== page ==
FARGO — Former Fargo Mayor Bruce Furness clearly remembers April of 1997, when it was questionable if the city would win its fight against the flooding Red River that reached its highest point ever at 39.72 feet.
In describing it to the Fargo City Commission on Monday night, April 19, he said the first problem was that huge piles of sand for sandbagging froze, and as more April storms hit, the water started creeping up. Eventually, there was water everywhere.
What happened after, though, was inspirational.
Approximately 25,000 people, including residents, students and people from across the nation, came to help frantically fill sandbags to try to save the city. Volunteers worked 24 hours a day until the flood was over, Furness said.
"We would have lost that flood without them," he said.
So, to make sure the contributions of volunteers from 1997 and the many flood years before and after are remembered, the Lions Club is working on a monument.
They are calling it a gift to the city and are seeking donations to finish the project that will involve a gateway arch with metal sandbaggers in action on top of two pillars that are already in place.
It will be about 28 feet long and 17 feet high, said Jane Pettinger, a club member who is also working on the project.
Called the "Spirit of the Sandbagger," it will be erected just east of City Hall next to the downtown bridge on Second Street and First Avenue North in what is called Riverside Gardens in an opening of the floodwall that allows access to paths along the river.
With the floodwalls and dikes going up and the Fargo Moorhead Diversion Project underway, Pettinger said she foresees the day when the nearly annual norm of filling sandbags will be "something our children won't have to do."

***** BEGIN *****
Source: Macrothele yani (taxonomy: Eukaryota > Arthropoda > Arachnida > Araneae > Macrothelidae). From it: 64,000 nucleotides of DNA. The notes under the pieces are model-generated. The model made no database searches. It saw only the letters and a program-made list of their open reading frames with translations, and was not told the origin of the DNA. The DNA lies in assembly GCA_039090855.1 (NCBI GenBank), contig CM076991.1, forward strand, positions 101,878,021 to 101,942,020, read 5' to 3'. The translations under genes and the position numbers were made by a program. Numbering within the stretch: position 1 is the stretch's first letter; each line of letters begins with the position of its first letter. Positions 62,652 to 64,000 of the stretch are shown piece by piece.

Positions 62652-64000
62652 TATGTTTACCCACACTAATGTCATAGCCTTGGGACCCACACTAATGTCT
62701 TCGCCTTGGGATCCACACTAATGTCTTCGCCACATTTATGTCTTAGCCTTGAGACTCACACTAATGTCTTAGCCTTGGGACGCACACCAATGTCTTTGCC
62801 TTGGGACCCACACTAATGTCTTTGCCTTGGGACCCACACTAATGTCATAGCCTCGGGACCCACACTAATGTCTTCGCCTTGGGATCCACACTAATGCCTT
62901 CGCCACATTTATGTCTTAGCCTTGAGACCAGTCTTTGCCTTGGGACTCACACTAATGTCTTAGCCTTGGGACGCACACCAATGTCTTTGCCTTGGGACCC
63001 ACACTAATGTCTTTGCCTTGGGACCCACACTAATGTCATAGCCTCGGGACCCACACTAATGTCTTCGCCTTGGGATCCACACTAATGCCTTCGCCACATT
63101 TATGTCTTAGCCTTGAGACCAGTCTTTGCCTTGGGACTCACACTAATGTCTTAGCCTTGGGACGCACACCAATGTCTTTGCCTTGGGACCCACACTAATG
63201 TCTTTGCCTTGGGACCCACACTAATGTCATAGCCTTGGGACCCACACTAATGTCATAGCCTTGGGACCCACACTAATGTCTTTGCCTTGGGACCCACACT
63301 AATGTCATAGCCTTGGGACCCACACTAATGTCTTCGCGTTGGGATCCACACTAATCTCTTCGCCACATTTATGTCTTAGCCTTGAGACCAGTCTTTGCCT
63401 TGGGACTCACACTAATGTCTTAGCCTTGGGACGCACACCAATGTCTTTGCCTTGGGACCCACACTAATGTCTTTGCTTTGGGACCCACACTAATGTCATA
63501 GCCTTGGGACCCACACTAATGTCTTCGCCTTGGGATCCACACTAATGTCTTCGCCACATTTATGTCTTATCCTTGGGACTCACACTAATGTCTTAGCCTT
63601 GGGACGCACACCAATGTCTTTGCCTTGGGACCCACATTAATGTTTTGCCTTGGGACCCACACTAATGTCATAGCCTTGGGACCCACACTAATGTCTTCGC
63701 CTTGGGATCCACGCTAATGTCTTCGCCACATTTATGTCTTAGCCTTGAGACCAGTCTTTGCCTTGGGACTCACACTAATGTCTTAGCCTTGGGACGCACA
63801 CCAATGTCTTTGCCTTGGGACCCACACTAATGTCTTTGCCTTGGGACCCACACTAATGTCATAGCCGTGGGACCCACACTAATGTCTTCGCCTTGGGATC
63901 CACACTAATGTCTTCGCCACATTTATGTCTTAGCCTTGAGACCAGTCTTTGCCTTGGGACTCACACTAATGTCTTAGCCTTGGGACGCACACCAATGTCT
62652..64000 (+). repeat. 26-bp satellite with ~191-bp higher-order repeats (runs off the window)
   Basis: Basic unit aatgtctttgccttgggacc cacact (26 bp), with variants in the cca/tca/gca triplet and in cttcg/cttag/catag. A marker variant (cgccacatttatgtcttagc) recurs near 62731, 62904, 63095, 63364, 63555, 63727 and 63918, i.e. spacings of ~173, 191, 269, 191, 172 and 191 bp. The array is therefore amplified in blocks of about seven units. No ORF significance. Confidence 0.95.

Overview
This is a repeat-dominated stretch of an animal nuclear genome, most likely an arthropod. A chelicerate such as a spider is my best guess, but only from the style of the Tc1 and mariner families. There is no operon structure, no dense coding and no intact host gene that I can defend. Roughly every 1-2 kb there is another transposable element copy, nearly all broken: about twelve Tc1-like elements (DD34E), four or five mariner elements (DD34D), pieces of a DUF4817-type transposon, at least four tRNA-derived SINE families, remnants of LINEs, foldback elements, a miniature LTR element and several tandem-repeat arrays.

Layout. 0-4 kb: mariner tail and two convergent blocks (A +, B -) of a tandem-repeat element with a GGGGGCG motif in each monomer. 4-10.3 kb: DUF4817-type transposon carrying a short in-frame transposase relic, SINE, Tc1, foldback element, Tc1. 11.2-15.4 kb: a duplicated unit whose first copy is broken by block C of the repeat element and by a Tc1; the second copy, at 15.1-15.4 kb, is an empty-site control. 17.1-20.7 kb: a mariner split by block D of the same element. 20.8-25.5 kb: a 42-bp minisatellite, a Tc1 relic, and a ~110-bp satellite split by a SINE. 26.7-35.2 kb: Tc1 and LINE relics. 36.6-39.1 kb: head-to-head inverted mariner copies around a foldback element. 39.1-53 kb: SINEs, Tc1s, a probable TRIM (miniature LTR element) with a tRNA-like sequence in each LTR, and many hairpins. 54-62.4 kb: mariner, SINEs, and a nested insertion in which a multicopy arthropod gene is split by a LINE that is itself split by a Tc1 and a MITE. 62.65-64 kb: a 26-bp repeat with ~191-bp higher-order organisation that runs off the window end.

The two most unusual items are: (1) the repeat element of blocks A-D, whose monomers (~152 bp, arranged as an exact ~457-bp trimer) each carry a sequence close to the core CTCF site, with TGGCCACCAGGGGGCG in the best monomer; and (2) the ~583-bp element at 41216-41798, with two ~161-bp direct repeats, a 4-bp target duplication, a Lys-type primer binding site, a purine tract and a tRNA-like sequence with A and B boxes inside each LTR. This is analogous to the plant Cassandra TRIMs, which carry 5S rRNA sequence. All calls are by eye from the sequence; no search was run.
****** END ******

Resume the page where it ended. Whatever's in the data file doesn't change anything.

"We think sandbagging will be a thing of the past," she said. "So, we want people to remember. We want people to recognize that this community comes together and stands up for one another and protects one another when any type of crisis may arise," she said.
"We want to commemorate the beautiful people of this community," she said as she also made mention of the many young people in the audience.
Many businesses and groups donated to help make the sculpture a reality, said Pettinger, but she is urging residents to help fund the project by giving to a fund the FM Area Foundation has set up for the project at www.areafoundation.org or by mail to 409 Seventh Street S.
The project was envisioned by Lions Club member Mike Benson, whose neighborhood along the river was one of many sandbagged by volunteers who arrived at all hours in adverse weather conditions. He thought it would be a fitting legacy gift to the community as the club celebrates its 100th anniversary.
The club partnered with the city to determine the site for the project, which received the unanimous approval of the city commissioners.
Professional artist Karen Bakke of Bakke Art & Design and metal artist/fabricator Brock Davis of Davis Designs are creating the gateway arch between the existing pillars in Riverside Gardens to illustrate sandbaggers in action.